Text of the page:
[40:52] If you have not already taken the 2018 Repurpose Your Career podcast survey, please do it now by going to CareerPivot.com/podcast-survey and taking the podcast survey on SurveyMonkey.com.
[40:57] The CareerPivot.com/Community website has become a valuable resource for almost 50 members who are participating in the Beta phase of this project. Marc will start recruiting for the next cohort in early January.
[41:10] If you are interested in the endeavor and would like to be put on the waiting list, please go to CareerPivot.com/Community. When you sign up you’ll receive information about the community as it evolves. Those in the initial cohorts will get to set the direction for this endeavor. This is a paid membership community with special content.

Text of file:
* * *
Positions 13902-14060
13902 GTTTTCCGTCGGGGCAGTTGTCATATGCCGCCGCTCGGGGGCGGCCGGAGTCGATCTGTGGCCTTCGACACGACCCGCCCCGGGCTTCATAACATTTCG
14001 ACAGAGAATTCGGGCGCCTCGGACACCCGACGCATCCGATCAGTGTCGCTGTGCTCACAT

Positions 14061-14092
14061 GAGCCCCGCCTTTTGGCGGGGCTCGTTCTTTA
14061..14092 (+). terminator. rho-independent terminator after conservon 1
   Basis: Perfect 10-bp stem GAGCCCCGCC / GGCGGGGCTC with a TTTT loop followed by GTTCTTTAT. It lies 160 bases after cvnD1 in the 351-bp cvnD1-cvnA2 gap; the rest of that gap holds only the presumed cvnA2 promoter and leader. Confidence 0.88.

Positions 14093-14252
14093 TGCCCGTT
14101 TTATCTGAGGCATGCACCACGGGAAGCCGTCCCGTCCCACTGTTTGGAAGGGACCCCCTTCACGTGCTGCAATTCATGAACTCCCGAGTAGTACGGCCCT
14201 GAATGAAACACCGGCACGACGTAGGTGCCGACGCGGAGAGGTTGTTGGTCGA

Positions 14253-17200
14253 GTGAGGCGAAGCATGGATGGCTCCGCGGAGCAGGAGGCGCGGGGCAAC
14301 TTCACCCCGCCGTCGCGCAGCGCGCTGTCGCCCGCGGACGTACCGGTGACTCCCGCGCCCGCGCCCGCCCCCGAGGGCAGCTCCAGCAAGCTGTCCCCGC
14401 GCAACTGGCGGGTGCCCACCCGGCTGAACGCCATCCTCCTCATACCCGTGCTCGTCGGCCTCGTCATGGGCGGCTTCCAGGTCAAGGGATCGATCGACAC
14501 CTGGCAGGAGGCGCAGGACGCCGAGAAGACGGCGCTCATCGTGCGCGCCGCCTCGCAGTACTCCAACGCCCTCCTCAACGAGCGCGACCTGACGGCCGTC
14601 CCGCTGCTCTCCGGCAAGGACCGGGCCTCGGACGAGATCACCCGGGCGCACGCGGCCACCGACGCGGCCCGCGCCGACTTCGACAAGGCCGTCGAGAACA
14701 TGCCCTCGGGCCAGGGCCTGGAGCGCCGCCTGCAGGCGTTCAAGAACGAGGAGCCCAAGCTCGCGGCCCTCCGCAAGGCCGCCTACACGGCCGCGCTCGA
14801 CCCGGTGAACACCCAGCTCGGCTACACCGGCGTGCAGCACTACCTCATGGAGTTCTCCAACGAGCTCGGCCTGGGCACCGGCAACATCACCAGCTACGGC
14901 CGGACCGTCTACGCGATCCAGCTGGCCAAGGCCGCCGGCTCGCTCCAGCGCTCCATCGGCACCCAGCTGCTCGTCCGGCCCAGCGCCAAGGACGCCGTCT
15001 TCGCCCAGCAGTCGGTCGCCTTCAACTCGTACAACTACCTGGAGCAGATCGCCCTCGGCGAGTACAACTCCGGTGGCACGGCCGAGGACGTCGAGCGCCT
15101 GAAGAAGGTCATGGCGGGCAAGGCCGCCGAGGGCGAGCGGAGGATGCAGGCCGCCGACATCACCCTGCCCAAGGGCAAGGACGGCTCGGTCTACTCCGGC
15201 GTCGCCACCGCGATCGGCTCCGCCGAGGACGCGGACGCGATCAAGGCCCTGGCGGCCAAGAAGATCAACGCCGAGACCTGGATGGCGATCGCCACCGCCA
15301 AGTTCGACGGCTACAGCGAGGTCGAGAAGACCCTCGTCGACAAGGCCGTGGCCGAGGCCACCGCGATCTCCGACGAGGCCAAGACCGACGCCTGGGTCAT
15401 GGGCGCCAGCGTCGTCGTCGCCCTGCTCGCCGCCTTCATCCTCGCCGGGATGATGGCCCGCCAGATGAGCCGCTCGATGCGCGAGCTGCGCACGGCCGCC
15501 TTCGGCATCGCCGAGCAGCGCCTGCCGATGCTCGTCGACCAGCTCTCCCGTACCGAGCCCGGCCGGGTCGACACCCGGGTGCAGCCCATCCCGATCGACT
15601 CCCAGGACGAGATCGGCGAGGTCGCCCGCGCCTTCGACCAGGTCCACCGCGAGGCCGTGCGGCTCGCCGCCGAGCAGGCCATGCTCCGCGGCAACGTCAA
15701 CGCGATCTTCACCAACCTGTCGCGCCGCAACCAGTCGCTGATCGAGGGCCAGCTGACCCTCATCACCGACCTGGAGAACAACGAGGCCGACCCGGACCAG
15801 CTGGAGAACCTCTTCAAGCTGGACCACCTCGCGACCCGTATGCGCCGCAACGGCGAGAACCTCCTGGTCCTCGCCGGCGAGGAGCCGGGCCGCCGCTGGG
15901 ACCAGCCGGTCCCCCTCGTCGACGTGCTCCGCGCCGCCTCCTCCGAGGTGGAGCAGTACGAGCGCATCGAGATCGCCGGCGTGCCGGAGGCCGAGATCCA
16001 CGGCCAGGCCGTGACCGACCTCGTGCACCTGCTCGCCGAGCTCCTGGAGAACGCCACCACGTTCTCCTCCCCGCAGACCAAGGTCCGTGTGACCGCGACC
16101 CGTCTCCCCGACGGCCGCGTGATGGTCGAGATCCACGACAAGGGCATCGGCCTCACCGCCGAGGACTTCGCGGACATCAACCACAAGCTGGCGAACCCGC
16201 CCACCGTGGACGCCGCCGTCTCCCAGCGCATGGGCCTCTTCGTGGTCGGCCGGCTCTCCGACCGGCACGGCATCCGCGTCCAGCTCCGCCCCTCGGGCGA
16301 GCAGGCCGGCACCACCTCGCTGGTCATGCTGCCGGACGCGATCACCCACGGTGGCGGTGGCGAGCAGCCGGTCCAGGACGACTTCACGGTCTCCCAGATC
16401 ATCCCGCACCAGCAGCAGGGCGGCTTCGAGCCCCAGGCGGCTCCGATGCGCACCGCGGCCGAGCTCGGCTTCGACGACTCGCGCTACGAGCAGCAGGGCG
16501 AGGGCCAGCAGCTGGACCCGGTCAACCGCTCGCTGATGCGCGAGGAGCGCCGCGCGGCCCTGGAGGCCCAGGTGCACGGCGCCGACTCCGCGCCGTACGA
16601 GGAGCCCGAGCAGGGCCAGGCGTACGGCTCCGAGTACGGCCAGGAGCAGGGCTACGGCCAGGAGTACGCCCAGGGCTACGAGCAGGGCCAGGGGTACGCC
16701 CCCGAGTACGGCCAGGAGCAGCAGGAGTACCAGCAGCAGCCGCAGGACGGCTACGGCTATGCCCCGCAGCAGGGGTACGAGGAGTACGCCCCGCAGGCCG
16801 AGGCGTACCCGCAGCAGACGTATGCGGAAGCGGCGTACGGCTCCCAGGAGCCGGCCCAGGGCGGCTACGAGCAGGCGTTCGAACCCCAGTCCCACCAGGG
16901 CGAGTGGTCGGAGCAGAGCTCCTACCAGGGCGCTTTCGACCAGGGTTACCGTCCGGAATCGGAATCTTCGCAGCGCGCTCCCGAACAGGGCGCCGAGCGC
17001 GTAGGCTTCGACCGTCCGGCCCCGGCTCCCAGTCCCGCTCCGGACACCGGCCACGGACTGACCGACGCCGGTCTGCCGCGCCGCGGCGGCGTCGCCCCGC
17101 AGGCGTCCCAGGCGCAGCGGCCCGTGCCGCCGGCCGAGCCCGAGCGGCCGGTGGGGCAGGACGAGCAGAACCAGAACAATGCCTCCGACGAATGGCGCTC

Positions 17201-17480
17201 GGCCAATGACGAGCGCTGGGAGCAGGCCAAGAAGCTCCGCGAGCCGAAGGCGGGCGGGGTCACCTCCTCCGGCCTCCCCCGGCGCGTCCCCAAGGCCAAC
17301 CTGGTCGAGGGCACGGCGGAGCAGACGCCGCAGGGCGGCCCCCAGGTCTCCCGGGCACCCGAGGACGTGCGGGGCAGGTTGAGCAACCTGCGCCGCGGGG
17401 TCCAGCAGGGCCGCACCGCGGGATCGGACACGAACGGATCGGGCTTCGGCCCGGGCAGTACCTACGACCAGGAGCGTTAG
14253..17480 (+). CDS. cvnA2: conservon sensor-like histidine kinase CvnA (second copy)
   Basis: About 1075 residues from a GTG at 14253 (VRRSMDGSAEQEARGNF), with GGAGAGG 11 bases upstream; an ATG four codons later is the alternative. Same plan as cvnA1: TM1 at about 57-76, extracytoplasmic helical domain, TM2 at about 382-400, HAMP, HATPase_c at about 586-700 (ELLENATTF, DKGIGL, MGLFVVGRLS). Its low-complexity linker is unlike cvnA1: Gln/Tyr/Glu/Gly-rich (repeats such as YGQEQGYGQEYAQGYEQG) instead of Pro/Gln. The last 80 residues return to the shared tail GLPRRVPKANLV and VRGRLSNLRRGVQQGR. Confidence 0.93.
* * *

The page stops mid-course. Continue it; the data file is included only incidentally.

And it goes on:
[41:46] Marc hopes you have a joyous holiday season. Marc and Mrs. Miller will be celebrating the holidays in Ajijic, Mexico.
[41:56] Check back on January 7th, for Marc’s interview of Elizabeth White, author of Fifty-Five, Unemployed, and Faking Normal: Your Guide to a Better Life.
[42:07] You will find the show notes for this episode at CareerPivot.com/episode-108.
[42:20] Please hop over to CareerPivot.com and subscribe to get updates to this podcast and all the other happenings at Career Pivot.
In this episode, Marc and Lynn discuss her book, Quitting by Design and discuss the advantages to quitting a job you don’t fit, some of the fears associated with quitting, how to prepare logically to meet the fears and move beyond them, and what you can learn from a job you hate and from leaving that job. Listen in for more ideas for your next career pivot or ‘quit.’
[:58] Marc welcomes you to Episode 107 of the Repurpose Your Career podcast.